Survey of Hyperspectral Earth Observation Applications from Space in the Sentinel-2 Context
be (R.d.A.); email@example.com (A.M.); firstname.lastname@example.org (P.D.) Abstract: In the last few decades, researchers have developed a plethora of hyperspectral Earth Observation (EO) remote sensing techniques, analysis and applications. While hyperspectral exploratory sensors are demonstrating their potential, Sentinel-2 multispectral satellite remote sensing is now providing free, open, global and systematic high resolution visible and infrared imagery at a short revisit time.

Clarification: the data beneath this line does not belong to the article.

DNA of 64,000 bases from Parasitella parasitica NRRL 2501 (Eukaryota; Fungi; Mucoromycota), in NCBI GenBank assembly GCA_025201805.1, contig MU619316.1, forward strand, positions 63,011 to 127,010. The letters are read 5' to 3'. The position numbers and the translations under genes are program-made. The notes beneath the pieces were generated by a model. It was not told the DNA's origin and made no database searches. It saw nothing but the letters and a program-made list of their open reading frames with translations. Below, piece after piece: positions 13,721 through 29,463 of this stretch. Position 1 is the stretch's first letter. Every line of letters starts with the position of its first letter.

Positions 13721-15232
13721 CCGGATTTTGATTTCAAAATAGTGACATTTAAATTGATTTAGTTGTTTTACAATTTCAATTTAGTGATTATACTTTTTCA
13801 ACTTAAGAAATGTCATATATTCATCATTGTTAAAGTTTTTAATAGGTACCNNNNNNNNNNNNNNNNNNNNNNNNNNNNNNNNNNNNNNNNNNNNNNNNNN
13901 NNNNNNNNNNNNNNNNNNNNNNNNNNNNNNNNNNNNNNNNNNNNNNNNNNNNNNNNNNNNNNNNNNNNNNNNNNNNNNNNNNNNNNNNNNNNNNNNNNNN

... recent launch suggests potential synergies between multi-and hyper-spectral data. This study, therefore, reviews 20 years of research and applications in satellite hyperspectral remote sensing through the analysis of Earth observation hyperspectral sensors' publications that cover the Sentinel-2 spectrum range: Hyperion, TianGong-1, PRISMA, HISUI, EnMAP, Shalom, HyspIRI and HypXIM. More specifically, this study (i) brings face to face past and future hyperspectral sensors' applications with Sentinel-2's and (ii) analyzes the applications' requirements in terms of spatial and temporal resolutions. Eight main application topics were analyzed including vegetation, agriculture, soil, geology, urban, land use, water resources and disaster. Medium spatial resolution, long revisit time and low signal-to-noise ratio in the short-wave infrared of some hyperspectral sensors were highlighted as major limitations for some applications compared to the Sentinel-2 system. However, these constraints mainly concerned past hyperspectral sensors, while they will probably be overcome by forthcoming instruments. Therefore, this study is putting forward the compatibility of hyperspectral sensors and Sentinel-2 systems for resolution enhancement techniques in order to increase the panel of hyperspectral uses. (MIVIS), etc., hyperspectral research quickly expanded the number of hyperspectral applications in vegetation monitoring, water resources management, geology and land cover     . However, they do not allow regular and synoptic coverages over large areas as spaceborne sensors. Moreover, spaceborne sensors produce images with lower angular effects due to their much smaller field of view. Despite the technological advances, hyperspectral satellites are still poorly represented in the spaceborne missions compared to multispectral ones, even considering forthcoming launches. Two hyperspectral missions for EO started around 2000 and were decisive in the progress of hyperspectral application development and demonstration. Hyperion (EO-1 platform) was first launched in 2000 and recorded data with a 30-m GSD and 400-2500 nm as the spectral range ( Figure 1 ). Compact High Resolution Imaging Spectrometer (CHRIS) is fully programmable (i.e., in spatial resolution, total swath and spectral band settings) and provides five distinct angular views  . However, since this sensor does not cover the SWIR range, CHRIS was excluded from this hyperspectral application review. Several hyperspectral missions will shortly be launched, such as the PRISMA (PRecursore IperSpettrale della Missione Applicativa) Italian mission with a 30-m GSD and a wavelength range of 400-2505 nm  , the EnMAP (Environmental Mapping and Analysis Program of 30-m GSD, 420-2500 nm) German mission  and the HISUI (Hyperspectral Imager SUIte of 30-m GSD, 400-2500) Japanese mission  . This low number of hyperspectral spaceborne instruments is mainly due to technical and practical constraints including challenging Signal-to-Noise Ratio (SNR) in particular bottom-of-atmosphere reflectance, sensor cost, data volume and associated data processing cost and time  . Several studies demonstrated the potential of hyperspectral sensors in a wide range of applications from geology  , to vegetation [16, 17] , water resources [10,18] and land cover  . Each of these reviews focused on a very limited number of application subjects, missing a more comprehensive overview of hyperspectral remote sensing findings.